Norman Van Aken's A Word On Food
8:00 am
Sat November 2, 2013

(S)wine Snobs

Click the play button to hear the radio version of this post by Norman Van Aken.

When the woman at the butcher counter asked Jimmy the Cutter, “do you have a nice butt?” Jimmy didn’t hesitate and said, “My wife kind of digs it.”

The lady pushed her walker aside to get a better look at the pork in Jimmy’s case, pretending not to hear him. Her faded alligator purse fell open to reveal a half empty carton of Lucky Strikes and a copy of Reader’s Digest. He looked at me and rolled his eyes toward the crease of his paper deli hat.

“That joke used to work,” he sighed. He swung a stained cotton towel over his shoulder, reached into his case, pulled out three beautiful Niman Ranch pork butts and let me choose.

From 30 years of cutting swine, his forearms were almost as large as the pork. The woman was busy squinting into the fogged up edge of the meat case to smear some indigo lipstick on her small mouth. She smacked her lips together three times in hopes of some even application. She might have been disappointed if the mirror were any better. She smiled satisfyingly into her fuzzy reflection. I bought all three butts. Everyone was happy now.

Pork is the most widely consumed meat in the world. The most beloved way in America just might be "low and slow" barbeque. And we here in the relative easy reach of the Caribbean have some history with the beasts.

The Caribe Indians on the island of Hispaniola taught the Spanish how to use the green wood lattices to make barbacoa — or what we now know as barbecue. A staple of the islanders’ diet was the wild hog—the locals called the animals boucan, and that word eventually came to be applied to many of the wild, seafaring island men: buccaneers.

Barbeque has become one of the most favored foods in the world. North Americans have been grilling and smoking pork as if it were an article within the U.S. Constitution. Few culinary subjects stir such rabid debate from Texas to Memphis to South Carolina and back down to the Caribbean and South America.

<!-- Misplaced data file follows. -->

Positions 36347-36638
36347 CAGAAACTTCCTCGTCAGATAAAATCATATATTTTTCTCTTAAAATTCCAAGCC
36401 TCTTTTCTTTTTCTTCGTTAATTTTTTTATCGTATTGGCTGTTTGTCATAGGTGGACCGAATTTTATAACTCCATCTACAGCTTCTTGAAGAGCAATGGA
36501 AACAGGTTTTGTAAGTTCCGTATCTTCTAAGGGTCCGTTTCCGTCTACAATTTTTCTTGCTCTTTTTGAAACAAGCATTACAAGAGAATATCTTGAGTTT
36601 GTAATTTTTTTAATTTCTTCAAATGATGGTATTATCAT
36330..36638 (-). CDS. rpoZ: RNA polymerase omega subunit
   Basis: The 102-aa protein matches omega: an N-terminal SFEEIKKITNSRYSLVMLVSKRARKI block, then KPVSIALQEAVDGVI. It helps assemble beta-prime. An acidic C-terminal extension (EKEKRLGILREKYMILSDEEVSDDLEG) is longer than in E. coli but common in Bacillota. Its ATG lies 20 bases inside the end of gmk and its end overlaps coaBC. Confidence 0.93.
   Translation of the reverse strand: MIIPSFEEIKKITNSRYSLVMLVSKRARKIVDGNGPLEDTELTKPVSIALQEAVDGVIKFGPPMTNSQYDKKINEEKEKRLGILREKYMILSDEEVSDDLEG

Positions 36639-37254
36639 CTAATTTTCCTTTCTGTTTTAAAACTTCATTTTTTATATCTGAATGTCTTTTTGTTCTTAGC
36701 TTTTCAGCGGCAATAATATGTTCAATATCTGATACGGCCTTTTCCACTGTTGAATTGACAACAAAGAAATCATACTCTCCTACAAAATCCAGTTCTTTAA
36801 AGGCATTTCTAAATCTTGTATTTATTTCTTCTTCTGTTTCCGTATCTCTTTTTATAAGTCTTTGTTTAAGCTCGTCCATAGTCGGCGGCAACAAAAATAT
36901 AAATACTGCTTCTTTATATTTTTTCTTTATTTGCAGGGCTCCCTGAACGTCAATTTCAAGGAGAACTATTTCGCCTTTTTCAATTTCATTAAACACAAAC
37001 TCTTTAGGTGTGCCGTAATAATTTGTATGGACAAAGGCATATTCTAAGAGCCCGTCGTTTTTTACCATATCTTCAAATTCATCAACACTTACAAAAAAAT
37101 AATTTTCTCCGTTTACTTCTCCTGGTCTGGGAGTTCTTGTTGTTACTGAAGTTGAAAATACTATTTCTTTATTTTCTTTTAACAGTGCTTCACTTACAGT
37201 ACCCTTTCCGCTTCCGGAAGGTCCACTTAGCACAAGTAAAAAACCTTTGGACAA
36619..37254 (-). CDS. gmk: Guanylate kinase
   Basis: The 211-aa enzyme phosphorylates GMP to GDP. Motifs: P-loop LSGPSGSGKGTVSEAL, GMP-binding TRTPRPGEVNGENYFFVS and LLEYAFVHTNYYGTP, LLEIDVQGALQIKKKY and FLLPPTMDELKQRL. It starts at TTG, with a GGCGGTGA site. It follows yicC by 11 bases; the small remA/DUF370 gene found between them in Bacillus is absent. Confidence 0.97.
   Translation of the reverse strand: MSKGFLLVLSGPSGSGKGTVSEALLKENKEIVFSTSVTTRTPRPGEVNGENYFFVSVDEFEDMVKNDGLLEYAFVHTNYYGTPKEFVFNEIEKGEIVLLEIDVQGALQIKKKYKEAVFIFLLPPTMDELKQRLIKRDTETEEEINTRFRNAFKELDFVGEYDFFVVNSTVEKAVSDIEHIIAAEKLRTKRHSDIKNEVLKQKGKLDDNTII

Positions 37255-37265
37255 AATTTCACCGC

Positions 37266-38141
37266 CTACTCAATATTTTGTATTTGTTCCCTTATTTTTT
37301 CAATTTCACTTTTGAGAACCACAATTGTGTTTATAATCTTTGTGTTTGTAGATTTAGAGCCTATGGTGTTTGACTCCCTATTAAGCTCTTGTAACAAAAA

Some hold forth the theory that barbeque may have originated in China many centuries ago. It’s said that a devastating fire burned down a barn and the pig farmers, who had previously never cooked meat in a fiery fashion, solaced their loss by eating well that night!

In the U.S.A we have four dominant kinds of barbeque. They are distinct in style and the four are, in no particular order; Kansas City, Carolina, Texas and Memphis.

It would take to long to get into the details on this show. One day I intend to write a whole cookbook on the topic. But, basically, Kansas City style barbecue is characterized by thick, tomato-based sauces containing sugar. My family on my wife’s side is from K.C. mostly and this is the kind we serve most often. Memphis style tends to be more spicy than Kansas City style. Texas barbeque focuses on beef and the sauces tend to be thin and strong with chilies riding up via Mexico. Carolina barbeque is a sauce-centric one. That sauce is, in general, thin and watery, tangy, and peppery.

Perhaps the most common confusion in regards to grilling and barbeque is... which is which? For my money barbeque is what is done with heat that is “low and slow” and that grilling is done fast and fairly furious. I like them both.

I got home from Jimmy’s and rubbed that butt lavishly with a favored spice rub.

And you know what? My wife….. yeah… she kind of digs it.

RECIPE FOR BICYCLE SAMMY'S RIB MEAT CHILI

Yield: 10 + Cups

Part I

3 pounds pork shoulder, cut into 1 inch cubes (net weight)

1 ½ Tablespoons chilies molido, (The Spice House or Penzey’s)...or chile powder

½ Tablespoon cumin

Zest of one orange

salt and pepper, to taste

Mix all of the above together in a bowl or baggie and allow to marinate an hour

Part II

½ Cup blended oil or bacon fat

4 large cloves garlic, peeled and thinly sliced

2 jalapeños, stemmed, seeded and minced medium

1 Spanish onion, diced medium (about 2 cups)

1 Tablespoon oregano leaves, chopped

3 guajillo chilies, stemmed and seeded

12 ounces beer

1) 15 ounce can tomato sauce

1 Cup Lemon BBQ or your favorite BBQ sauce

2 Cups Black Beans, or other cooked beans you like (if not our Black Beans more stock will probably be needed)

Preheat oven to 350º F.

Remove and discard the stems and seeds from the dried chiles. Roast the chiles in the oven for 4 to 5 minutes, until they become fragrant.

Pour the beer in a small pot and bring to simmer.

Remove the chilies from the oven and place in a bowl. Turn off the oven. Sink the chilies into the beer, and allow to steep for 15 minutes to soften.

Place the chilies in a blender with the beer and pulse. Reserve.

Heat the oil (or bacon fat) in a large pot. When it is hot add the pork meat. Cook until the meat is no longer pink in the middle. Now add the garlic, jalapeño, poblano, oregano and onion and cook until the onion is translucent.  About 10 minutes, stirring.

Add the beer and guajillo mixture and cook down to half.

Add the canned tomato sauce and Lemon BBQ. Reduce the heat and cook at a simmer until the meat is tender, about 2 hours.

Now add the cooked Black Beans, (or other) and simmer about 10 minutes.

Serve.

Garnish as desired with chopped onion and/or grated cheese. We often serve it with Cornbread, Cayo Hueso

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